“I honestly don’t know what went wrong two weeks ago but she just didn’t feel very good. Maybe she’s getting tired. But she’s had a week off and she’s been training good this week. I trained her with an older horse of mine, Karate King. I just sat in behind Karate King and and she seemed a little stronger. At the end they were neck and neck.”
Bearcat Josi had to come first over in the Stardust but Stout quickly dismissed that as an excuse. “She’s been first over in just about every one of her starts and it didn’t stop her those times,” Stout said of similar trips in the Sept. 30 Jim Rogers, which she won in a photo over Noisy Nora, and the Aug. 26 Alberta Standardbred Horse Association Filly Pace where she took her mark of 1:56 4/5.
“It would be nice to draw inside and get a good trip,” Stout said prior to Tuesday’s post draw where she ended up with post four. As for the trip I guess we’ll know that after the race. A little luck never hurt anybody.”
Bearcat Josi has only finished worse than third once - the $25,000 Emerald at Balzac’s Century Downs on Aug. 7. Ironically Stout believes that might just have been her best race. “She broke stride at the start of that race and spotted the field about 15 lengths. But she still caught up with them and while she finished seventh she was beaten by less than five lengths. That showed me just how tough she can be.”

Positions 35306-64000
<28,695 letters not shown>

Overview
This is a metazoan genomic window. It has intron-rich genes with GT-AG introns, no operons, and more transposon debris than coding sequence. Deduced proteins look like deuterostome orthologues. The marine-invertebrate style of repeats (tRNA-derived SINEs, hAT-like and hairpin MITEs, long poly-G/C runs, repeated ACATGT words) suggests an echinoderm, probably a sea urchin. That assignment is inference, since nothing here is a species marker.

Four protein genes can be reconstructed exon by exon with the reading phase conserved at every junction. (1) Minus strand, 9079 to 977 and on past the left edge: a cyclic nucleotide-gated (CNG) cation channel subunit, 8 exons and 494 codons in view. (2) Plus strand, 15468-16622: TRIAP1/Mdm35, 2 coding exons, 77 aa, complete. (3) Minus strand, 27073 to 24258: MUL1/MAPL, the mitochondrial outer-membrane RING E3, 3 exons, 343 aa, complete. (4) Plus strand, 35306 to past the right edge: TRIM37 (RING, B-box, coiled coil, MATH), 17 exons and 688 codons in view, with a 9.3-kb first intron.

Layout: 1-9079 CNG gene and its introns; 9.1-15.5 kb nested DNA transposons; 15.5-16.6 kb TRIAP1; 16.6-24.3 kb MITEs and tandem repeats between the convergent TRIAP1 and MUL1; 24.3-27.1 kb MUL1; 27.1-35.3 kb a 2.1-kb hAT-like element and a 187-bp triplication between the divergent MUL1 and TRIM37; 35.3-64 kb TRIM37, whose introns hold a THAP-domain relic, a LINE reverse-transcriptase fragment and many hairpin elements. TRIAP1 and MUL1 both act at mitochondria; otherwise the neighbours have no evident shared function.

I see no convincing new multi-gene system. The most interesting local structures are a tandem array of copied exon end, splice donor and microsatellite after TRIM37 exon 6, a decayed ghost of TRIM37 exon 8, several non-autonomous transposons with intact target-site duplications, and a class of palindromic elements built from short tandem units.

Bearcat Josi gets that toughness honestly - from her dam Barona Josi. “Barona Josi was tough — and I mean real tough,” said Stout. “She took a mark of 1:54 1/5 as a two-year-old. Unfortunately she broke her knee so we turned her into a broodmare. “Bearcat Josi is her first foal and she’s an awful lot like her mother. Now she’s also got a yearling, Bearcat Romi, and a weanling, Bearcat Abagail.
As is his wont, Stout came into the racing business early. “My dad bought a standardbred broodmare when I was young and we used to go the races all the time; I was 12 when I drove my first horse,” said Stout, who, until half a dozen years ago, used to drive his own horses too. “One day when I was 16 or 17 I went to the backstretch just to see what it was like; I’m still here today. I worked for Jeff Ringrose for a year or two and then I went out on my own.”